Guest Post: Let’s zap some ladies!

Ashley Clayson blogs about comics at Blah Blah Witty Comment. She’s contributed to rounds two and three of Women Write About Comics, and today she’s going to make a case for more science-based heroines. It’s worth pointing out that not only is there a dearth of science-based heroines in fiction, real female science heroes tend to get pushed to the margins, while male science heroes are celebrated. Correlation? Causation? You decide.

Let’s Zap Some Ladies: An Argument for More Sciencey Superladies

by Ashley Clayson

Warning: The following post is made without complete historical knowledge of the DC and Marvel multi-verses and without rigorous research and investigation. I spent about fifteen minutes on Wikipedia, y’all. If I’m forgetting someone, please let me know! I want to learn!

So, I made a joking status update on Facebook after seeing the following pin on Pinterest:

Science Bros, by Temporary Glitch.

The status read:

A theory: today’s (still-existing) gender imbalance in the sciences/engineering is because of comics. All the boys are trying to figure out how science can help them become the Flash, Iron Man, the Hulk, Spider-Man, etc….

Of course, such a “theory” is flawed on many levels. There are too many rival hypotheses (shoutout 8012!). But as I thought about it, I realized it was reeeeaaaaalllllyyyyy hard to think of female superheroes who had received their superpowers from “science.” The only two I could thing of are Spider-Woman and She-Hulk, and I’m not even positive about them. I’m assuming they got their powers the same way as their male counterparts. Which is problematic in of itself—I can’t think of a single female superhero who received her powers from “science” who is not a female version of an already-existing male superhero.

[Spider-Woman’s powers result from a botched ‘cure’ for radiation poisoning, while She-Hulk’s powers result from a botched blood transfusion from her cousin Bruce Banner (aka the Hulk). Botched experimentation is kind of a theme with science heroes. –Megan]

Granted, like I said in the above warning, my knowledge of DC and Marvel’s multi-verses is so scant. I’m new to the comics game–only a baby–I mostly read DC titles, and most of the Image and Vertigo titles I read aren’t superhero titles. So I could be forgetting people. A lot of people. My fifteen-minute (again, not incredibly extensive) Wikipedia search of DC’s New 52 titles didn’t yield a single title role for a science-superlady. But I didn’t check out all of the ensemble pieces, so I could be missing some there.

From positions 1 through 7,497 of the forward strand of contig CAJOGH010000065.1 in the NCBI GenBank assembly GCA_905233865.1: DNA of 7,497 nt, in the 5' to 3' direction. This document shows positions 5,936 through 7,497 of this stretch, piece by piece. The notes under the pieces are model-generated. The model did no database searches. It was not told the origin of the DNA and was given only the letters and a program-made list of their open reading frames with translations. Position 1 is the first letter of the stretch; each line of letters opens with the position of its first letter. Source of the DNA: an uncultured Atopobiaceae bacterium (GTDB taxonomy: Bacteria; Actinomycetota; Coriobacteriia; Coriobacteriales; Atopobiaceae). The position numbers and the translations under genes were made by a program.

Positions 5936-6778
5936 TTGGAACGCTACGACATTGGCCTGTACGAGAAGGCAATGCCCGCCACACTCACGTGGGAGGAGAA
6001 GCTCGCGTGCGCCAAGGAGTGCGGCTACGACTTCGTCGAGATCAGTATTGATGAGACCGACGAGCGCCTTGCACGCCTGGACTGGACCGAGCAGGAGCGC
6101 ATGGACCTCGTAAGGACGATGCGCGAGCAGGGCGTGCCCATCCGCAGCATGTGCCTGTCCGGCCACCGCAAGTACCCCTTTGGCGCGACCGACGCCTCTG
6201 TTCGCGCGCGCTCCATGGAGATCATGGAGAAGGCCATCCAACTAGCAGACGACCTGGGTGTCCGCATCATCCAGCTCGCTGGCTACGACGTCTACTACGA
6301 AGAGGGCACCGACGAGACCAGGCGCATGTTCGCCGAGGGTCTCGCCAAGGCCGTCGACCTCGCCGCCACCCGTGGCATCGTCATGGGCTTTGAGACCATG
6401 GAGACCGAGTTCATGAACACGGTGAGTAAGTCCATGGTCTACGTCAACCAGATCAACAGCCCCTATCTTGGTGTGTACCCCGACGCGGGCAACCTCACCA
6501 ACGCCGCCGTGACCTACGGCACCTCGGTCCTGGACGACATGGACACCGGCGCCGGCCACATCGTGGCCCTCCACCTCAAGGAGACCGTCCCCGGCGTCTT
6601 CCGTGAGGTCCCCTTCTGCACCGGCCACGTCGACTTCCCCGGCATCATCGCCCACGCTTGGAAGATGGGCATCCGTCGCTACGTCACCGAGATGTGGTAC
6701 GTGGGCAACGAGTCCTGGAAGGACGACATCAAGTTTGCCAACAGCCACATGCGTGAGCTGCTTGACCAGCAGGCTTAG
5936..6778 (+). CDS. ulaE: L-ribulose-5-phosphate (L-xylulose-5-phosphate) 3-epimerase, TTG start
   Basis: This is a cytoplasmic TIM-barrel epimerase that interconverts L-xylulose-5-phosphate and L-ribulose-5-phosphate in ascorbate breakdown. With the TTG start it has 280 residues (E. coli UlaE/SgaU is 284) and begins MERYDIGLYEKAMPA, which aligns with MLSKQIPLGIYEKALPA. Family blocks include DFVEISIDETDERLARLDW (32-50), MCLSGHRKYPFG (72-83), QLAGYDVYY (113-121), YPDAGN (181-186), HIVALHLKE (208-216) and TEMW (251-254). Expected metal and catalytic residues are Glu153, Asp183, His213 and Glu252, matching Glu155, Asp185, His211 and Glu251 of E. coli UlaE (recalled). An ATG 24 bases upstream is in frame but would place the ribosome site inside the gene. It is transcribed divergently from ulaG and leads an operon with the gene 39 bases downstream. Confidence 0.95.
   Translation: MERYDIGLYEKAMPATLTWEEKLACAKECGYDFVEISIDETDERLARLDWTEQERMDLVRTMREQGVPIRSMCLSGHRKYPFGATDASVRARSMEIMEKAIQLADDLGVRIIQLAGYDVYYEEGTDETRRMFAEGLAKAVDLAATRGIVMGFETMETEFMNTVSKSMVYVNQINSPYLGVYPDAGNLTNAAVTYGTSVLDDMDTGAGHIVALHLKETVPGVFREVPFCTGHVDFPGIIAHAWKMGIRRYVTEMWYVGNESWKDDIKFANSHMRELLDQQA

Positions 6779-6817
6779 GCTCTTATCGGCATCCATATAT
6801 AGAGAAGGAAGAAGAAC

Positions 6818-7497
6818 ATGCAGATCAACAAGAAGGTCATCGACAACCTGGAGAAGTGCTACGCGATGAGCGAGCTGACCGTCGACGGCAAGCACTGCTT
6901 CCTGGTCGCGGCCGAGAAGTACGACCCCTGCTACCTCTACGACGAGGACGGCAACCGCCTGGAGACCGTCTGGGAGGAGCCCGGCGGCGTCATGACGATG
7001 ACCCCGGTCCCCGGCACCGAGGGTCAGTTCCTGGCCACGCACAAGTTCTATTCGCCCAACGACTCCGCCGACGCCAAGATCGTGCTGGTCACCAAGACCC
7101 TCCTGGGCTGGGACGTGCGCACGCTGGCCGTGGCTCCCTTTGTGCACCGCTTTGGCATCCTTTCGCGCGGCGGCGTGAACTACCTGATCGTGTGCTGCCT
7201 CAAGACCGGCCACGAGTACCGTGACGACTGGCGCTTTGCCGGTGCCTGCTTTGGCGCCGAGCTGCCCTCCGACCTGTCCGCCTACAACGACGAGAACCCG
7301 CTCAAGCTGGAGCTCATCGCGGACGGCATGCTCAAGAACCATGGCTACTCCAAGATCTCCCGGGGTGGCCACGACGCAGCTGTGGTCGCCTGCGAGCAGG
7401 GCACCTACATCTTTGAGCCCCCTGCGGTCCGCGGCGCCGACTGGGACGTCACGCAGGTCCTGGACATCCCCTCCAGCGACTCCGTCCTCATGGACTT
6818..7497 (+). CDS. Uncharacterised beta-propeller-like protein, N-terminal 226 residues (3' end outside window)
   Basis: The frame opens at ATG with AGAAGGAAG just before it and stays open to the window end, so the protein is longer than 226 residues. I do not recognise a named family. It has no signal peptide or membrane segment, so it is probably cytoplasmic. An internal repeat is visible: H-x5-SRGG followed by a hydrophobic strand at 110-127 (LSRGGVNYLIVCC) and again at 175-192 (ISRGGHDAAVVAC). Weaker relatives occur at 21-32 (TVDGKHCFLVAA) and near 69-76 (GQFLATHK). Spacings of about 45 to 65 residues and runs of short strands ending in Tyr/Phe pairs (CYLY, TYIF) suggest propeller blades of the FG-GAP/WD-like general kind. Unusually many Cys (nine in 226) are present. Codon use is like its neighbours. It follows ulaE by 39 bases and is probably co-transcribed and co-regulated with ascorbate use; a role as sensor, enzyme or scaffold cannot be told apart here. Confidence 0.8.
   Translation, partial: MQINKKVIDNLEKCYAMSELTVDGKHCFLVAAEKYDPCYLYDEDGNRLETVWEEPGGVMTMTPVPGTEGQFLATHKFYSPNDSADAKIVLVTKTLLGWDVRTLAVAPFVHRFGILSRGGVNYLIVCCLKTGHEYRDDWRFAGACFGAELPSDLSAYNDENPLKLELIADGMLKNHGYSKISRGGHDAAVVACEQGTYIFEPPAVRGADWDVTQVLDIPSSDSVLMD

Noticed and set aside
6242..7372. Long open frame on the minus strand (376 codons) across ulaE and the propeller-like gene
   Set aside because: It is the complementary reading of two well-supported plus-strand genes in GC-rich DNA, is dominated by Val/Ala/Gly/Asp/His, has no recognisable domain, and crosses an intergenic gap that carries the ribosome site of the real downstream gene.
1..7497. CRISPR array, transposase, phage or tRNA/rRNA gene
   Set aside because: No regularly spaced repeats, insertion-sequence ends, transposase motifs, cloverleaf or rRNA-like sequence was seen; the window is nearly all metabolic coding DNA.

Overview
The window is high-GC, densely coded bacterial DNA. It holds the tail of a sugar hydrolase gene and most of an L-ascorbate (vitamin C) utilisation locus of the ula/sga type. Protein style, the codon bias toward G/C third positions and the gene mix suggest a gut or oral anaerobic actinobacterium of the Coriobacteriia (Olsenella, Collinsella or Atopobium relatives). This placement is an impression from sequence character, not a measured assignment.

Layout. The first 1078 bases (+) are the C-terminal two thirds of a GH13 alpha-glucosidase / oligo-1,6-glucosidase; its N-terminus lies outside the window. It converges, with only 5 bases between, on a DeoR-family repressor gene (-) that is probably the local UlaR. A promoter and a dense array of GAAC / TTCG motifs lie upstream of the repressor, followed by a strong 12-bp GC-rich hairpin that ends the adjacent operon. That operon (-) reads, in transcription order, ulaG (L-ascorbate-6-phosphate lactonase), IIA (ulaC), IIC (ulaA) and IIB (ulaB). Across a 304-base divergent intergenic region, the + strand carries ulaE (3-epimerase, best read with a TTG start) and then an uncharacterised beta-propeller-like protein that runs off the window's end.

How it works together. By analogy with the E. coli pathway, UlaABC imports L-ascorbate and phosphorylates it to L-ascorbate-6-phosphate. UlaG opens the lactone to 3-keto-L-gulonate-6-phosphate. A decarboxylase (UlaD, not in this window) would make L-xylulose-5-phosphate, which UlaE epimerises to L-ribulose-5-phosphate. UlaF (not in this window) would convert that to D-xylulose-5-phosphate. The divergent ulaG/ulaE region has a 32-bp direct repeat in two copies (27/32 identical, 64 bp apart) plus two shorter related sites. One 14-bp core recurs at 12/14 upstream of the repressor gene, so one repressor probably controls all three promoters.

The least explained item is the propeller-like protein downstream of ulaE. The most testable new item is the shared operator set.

At first I thought, “Hey, we need some more sciencey superladies!” And I do think that. If a little girl can’t put herself in her hero(ine)’s shoes, she may be less likely to actually focus on that hero and aspire to be like them. But then I thought, maybe what we need is more little girls with male heroes, and more little boys with female heroes. Less caring about what gender roles you are or aren’t ascribing to, and maybe even erasing the lines between gender roles, so that people don’t automatically think “man” when they hear “scientist” and “woman” when they hear “nurse.”

But then I remembered that we live in a society that does, in fact, define gender roles from birth, and the only way to begin erasing those lines is to, in fact, do things like making more sciencey superladies.

So come on, creators! Let’s hit some ladies with lightning! Zap them with gamma radiation! It’ll be fun! And it’ll give your daughters, wives, girlfriends, lady friends, and moms some famous female scientist role models, even if they are fictional.

I’d like to end this post with a shout-out to Barbara Gordon, who, in some continuities, is super-awesome as computer genius Oracle.

This post originally appeared on Blah Blah Witty Comment.

9 thoughts on “Guest Post: Let’s zap some ladies!

  1. It wasn’t a botched blood transfusion that gave She-Hulk her powers, She lost a lot of blood and he donated his blodd. Banner saved his cousins life.

  2. I’m very happy to see a post about this. As a girl who loves science and super-hero comics, it has bothered me for some time.

    For me, it’s less a problem of science-based powers (there’s a case to be done for every mutant in the Marvelverse having some science-based powers), there’s the sad lack of female doing science (with or without powers) which is the saddest things. That’s one of the reasons why Oracle was my favourite character in all the DCverse, and one of my big problems with the reboot.